Update, Sunday Night, 10:37 P.M., May 8
Sen. Lugar, the chairman of the SFRC, said on CBS' "Meet the Press" this morning that he expects that Bolton' s nomination will be voted upon favorably by his committee, and that the vote will most likely be along a straight party line.
Making that outcome appear even more likely, Sen. Chuck Hagel, Republican of Nebraska, said on ABC's "This Week" that although he still has yet to make a final decision as to how he might vote on the Bolton nomination, "I know nothing as of this moment that would stop him from being voted out of committee."
Those comments clearly bode well for Bolton's chances to be voted out of the SFRC, and confirmed by the full Senate. Aside from Sen. Lincoln Chafee, of Rhode Island, Hagel was the most likely Republican on the SFRC to vote against Bolton. Moreover, if Hagel were to vote against Bolton, it was thought to be more likely that Chafee would vote the same way.
The outcome of the vote, however, is still very much in doubt. And at this blog we do not pretend to be soothsayers, nor aspire to be one of the McLaughlin Group or Capital Gang.
(If I were to ever appear on one of those programs, I grant my readers permission ahead of time, and even encourage them, to bitch-slap some sense into me. For any of my readers who are offended by my use of the word "bitch-slap", I apologize, but the marketing/focus group people have encouraged me to use such slang and hipster-speak to appeal to that valuable 18-24 demographic which reads blogs.)
Meanwhile, USA Today weighs in with a political analysis examining how a win or loss by the President on the Bolton nomination would affect the Bush administration's agenda on social security and judicial nominations. Although there was no consensus among those queried by the newspaper, the majority opinion was that a defeat on the Bolton nomination would lead to further setbacks on all fronts for the Bush administration.
Leon Panetta, a former chief of staff to President Clinton, told the newspaper: "Any time you show your weariness and vulnerability, it is an opportunity for your opponents."
The article also quotes Weekly Standard editor William Kristol, but does so without disclosing to USA Today's readers that Kristol has a dog in this fight: Bolton was a long time director of the Project for the New American Century, which was at the time, and still is, chaired by Kristol. For his part, Kristol has hardly attempted to hide the relationship: For example, Kristol himself made note of his ties to Bolton in this Weekly Standard editorial in which his magazine endorsed Bolton's nomination to be U.N. ambassador.
(It should be interesting to see if USA Today corrects or amplifies its article to reflect the relationship between Bolton and Kristol. I will update this post when I find out.)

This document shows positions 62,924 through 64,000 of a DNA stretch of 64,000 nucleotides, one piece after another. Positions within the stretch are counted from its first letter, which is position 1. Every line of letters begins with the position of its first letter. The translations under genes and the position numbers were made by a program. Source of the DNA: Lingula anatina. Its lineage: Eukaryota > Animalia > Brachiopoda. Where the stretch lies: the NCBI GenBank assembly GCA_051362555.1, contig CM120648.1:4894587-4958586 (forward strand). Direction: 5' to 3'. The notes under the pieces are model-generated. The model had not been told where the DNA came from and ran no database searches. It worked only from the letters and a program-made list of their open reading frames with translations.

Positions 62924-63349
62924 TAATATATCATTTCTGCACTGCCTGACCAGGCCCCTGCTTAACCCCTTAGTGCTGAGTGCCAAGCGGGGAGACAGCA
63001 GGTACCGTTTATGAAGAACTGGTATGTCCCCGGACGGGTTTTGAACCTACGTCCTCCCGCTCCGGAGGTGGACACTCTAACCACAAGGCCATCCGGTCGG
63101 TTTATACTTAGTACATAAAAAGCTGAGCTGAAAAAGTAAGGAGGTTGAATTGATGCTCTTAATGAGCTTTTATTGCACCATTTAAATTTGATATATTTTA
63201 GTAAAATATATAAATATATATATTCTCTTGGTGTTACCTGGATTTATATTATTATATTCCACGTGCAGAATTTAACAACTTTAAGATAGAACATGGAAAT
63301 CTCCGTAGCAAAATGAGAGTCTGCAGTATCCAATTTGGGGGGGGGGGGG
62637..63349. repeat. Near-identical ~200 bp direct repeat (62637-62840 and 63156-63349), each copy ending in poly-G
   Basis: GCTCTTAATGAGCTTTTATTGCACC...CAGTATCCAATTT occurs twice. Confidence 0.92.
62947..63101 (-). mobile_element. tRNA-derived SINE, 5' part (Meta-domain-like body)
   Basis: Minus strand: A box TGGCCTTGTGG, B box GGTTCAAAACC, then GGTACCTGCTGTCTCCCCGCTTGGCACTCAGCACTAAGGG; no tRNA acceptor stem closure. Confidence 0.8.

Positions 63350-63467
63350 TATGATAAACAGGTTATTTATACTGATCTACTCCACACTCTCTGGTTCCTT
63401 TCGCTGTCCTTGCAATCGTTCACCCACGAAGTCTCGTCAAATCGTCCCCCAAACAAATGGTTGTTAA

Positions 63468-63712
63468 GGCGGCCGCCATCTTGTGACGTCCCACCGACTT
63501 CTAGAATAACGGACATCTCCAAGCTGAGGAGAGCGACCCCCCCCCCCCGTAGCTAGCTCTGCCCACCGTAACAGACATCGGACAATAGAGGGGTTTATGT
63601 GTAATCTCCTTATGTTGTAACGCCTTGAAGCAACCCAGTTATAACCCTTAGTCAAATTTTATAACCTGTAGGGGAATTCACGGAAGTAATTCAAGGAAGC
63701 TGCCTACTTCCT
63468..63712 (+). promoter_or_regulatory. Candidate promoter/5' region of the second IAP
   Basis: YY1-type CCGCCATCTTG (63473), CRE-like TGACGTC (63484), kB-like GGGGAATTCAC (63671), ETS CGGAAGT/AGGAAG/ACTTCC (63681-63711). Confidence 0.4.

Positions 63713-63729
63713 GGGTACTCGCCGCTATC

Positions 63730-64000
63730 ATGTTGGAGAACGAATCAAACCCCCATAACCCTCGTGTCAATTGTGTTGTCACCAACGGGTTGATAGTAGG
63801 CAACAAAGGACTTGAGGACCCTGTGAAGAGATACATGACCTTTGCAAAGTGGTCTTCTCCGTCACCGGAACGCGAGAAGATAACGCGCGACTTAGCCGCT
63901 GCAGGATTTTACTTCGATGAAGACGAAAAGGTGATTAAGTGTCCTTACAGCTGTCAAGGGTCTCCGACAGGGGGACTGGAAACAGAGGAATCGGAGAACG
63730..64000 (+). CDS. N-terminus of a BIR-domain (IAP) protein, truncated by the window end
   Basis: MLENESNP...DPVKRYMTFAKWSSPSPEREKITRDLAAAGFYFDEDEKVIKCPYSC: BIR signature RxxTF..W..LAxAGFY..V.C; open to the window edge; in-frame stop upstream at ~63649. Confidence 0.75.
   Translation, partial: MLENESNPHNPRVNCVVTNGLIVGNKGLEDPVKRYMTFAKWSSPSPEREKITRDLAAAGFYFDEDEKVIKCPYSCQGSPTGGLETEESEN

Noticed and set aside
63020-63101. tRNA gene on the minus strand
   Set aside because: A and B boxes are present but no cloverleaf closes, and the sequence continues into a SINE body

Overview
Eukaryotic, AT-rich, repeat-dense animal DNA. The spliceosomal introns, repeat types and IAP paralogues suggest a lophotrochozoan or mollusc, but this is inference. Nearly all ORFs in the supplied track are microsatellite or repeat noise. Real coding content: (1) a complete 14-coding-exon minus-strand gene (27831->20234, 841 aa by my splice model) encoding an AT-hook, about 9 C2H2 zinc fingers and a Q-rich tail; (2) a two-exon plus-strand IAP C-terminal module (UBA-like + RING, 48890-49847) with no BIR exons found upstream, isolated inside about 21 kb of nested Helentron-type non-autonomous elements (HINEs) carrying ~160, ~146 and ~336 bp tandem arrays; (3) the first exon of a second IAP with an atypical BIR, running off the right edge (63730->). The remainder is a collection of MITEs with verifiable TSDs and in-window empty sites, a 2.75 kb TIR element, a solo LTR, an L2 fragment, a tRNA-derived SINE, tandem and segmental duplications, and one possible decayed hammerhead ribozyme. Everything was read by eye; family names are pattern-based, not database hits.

To his credit, Kristol does not pull any punches for the home team, saying: "If Bush loses a man he wants and a man he knows, it will be a blow, and it will weaken him."
On a personal note, it is also good to see the newspaper query experts beyond the usual suspects. (I don't really care or want to know what Norman Ornstein thinks of the Bolton nomination, no disrespect to him.) I was pleasantly surprised to see that among those interviewed for the story was Stephen Wayne, a political science professor at Georgetown. Back in the day (while I was in college) I took Wayne's course on the modern presidency, and in and of itself, the class was worth a full year's tuition. I took Wayne's class, of course, a few years ago, a good five to seven years ago... er, maybe a decade ago... er, perhaps twelve to fifteen years ago.... (At this time, the blogger invokes his Fifth Amendment privilege as to how long ago it was that he attended college.)
If by chance there are any Georgetown students who read this blog, take Wayne's class. I am convinced that a Georgetown alumnus named William Jefferson Clinton would have had a smoother first term had he had the opportunity to take Wayne's class. Whether Clinton would have showed up regularly for class, taken good notes, turned his papers in on time, and the such is another matter...
Random notes on other topics: CNBC has canceled Tina Brown's television show. *sadness* What to do?! Where will we get our news?! According to this published report, only 4,000 viewers in the key 25-54 demographic were even tuning in. It is almost impossible to have numbers any lower than that. A certain percentage of a viewership that small would include, one might surmise, people who were watching the program from the previous hour and fell asleep; or absentmindedly left the room or their house, without turning their television off. (Ever since the Washington Post's Richard Leiby praised this blog for its civility, I have attempted to live up to that high standard. I apologize to my readers for perhaps failing in this particular instance. I pledge that it will not happen again all that soon.) I should note that this blog has way more than 4,000 readers, and I'm not really even trying that hard...